Have you ever gotten a “NO” from a landowner? This is a quick story where I was able to get the landowner to move from a hard NO to a supportive YES and a donation of an easement. Hopefully, you will find a few principles that you can use as you are negotiating and dealing with landowners.
I will never forget sitting down with the COO and him saying, "No, we just can’t make this happen.” I was asking for a trail easement to allow the Riverwalk to continue down the river. His concerns were strangers being close to the building, the easement being too wide, and obstructing the view of the river. We already had funding in place for a design team and presented him with drawings, pictures, the exact width of the trail easement, and the easement document. It was not that he hated the Riverwalk, he generally liked the concept. As I dug a little deeper, I found that the COO was the son of the CEO, and when the CEO would come in from California a few times a year he would sit at his desk that faced the river. The son was doing his job and protecting his dad's favorite seat in the building.
We had never met in his Father’s office. We always met in a dark, windowless conference room or in the manufacturing facility. I asked the son if I could go into his dad's office and just sit for a moment and experience the view that his dad enjoyed. It was a simple office. It reminded me of my grandfather’s desk and chair. It had a kind of 1950's feel to it. Maybe this was furniture he loved and could not part with, but his wife wanted to get rid of it. Maybe this was a place he would come and reflect on his life. It did not exactly feel like a place where the CEO would come in and hire and fire people. Perhaps, I was way over-thinking this. I sat there and looked at the river. His office was on the ground floor. The windows were full glass across the entire back of the building. He had a 180-degree uninterrupted panoramic view up and down the river.
The son began talking about the view and how we just could not block it. He started shifting his conversation a little and talking more about the landscaping, glass walls, and height of people on bikes. As we were in his dad’s office, I noticed that he began to think creatively about crazy solutions. I realized, this was no longer about the piece of real estate with a metes and bounds description, nor was this about being against the Riverwalk and strangers being close to the building. This was about design.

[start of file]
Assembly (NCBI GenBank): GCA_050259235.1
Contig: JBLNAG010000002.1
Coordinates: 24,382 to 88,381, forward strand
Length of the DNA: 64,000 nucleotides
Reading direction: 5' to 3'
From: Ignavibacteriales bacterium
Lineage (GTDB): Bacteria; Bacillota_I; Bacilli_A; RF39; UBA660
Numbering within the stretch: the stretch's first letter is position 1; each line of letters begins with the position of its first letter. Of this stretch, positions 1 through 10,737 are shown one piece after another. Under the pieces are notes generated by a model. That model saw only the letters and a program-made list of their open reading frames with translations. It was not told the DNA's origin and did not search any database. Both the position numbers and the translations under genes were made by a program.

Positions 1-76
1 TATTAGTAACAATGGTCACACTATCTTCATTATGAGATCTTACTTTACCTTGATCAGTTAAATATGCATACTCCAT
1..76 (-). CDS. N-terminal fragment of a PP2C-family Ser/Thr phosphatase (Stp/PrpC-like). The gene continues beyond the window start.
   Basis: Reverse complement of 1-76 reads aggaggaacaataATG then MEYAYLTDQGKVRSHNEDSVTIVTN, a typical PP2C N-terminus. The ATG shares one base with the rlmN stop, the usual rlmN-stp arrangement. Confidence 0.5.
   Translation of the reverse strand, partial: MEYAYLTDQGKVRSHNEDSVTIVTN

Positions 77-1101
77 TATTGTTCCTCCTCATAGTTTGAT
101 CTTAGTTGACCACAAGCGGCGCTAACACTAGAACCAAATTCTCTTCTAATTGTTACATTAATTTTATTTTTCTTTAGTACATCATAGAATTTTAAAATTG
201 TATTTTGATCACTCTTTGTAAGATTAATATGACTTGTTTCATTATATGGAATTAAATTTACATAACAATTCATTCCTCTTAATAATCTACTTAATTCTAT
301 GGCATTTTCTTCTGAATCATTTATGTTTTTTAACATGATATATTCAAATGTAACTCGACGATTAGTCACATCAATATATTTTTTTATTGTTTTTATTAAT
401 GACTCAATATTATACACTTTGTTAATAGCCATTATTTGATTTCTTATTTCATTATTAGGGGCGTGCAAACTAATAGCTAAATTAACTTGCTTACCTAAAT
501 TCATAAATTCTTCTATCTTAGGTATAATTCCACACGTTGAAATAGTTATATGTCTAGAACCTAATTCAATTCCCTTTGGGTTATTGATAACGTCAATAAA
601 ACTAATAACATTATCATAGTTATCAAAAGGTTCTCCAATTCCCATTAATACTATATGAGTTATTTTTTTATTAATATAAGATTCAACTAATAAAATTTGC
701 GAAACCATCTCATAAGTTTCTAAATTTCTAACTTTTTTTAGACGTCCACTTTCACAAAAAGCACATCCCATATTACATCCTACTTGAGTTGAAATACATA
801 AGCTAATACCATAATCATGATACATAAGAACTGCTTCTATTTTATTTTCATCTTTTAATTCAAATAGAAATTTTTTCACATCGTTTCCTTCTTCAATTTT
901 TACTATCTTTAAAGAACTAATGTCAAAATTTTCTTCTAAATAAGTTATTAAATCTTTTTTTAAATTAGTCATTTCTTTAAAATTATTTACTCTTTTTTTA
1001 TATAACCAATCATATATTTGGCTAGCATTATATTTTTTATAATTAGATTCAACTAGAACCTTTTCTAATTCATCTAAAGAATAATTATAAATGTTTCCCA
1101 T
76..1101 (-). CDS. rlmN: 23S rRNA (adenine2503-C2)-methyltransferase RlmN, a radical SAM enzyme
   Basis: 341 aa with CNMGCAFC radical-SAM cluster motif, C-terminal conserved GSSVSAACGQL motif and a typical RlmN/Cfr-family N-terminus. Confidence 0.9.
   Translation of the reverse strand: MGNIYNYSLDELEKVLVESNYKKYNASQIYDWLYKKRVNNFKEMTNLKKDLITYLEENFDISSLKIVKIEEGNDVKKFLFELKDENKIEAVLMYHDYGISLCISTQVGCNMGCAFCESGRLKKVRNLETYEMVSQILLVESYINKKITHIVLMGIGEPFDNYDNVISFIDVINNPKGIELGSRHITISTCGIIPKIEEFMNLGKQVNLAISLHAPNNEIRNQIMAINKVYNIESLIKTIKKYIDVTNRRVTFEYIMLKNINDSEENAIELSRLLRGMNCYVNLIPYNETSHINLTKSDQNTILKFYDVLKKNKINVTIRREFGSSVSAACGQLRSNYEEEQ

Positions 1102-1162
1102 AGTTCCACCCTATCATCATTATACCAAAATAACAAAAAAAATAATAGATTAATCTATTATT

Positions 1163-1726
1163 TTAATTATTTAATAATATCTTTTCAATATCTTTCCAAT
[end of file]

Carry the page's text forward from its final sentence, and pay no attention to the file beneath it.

As I was leaving the building and saying our goodbyes I turned and asked if I could bring the designers out to consider the glass wall idea and get a better sense of the site. The answer was "yes."
The designers were amazing. We did not build an expensive glass wall nor did I have any intention of that. We did get the landowner to agree to a donation of an easement. It was because we solved a design issue instead of a real estate issue. We solved their concerns about destroying the uninterrupted view with a gradual dip in the Riverwalk. Even better the Riverwalk was able to be connected and continue down the river.
Every landowner is different, and every project is different. I realize design will not be the solution every time, but it should be part of your toolkit. I would challenge you to think about the primary reasons a landowner is saying NO to you. You just might be able to solve the problem through design.
Some Next Steps:
1. Is the landowner saying No to your request for an easement?
2. Change the meeting location. If you have been meeting in the same place and getting the same answer, try changing the location.
3. Try getting the landowner to start thinking about a creative solution with you. Pose some potential design solutions and see how the landowner reacts: What if we were able to protect your view AND have the greenway? What if we were able to provide you access to trail as well?
4. Offer a picture. It is very difficult for many people to visualize what a greenway could like after construction. After coming up with some ideas, ask if you can provide a drawing for the landowner so they can see what it could look like after it is constructed?
5. Finally: For any landowner negotiation - Stop talking about property descriptions and size of the easements for a minute. Just listen to the landowner and try to understand where they are coming from before you bring them a solution.
Do you have a favorite story about using design that solved a real estate issue? What other landowner issues are you facing?
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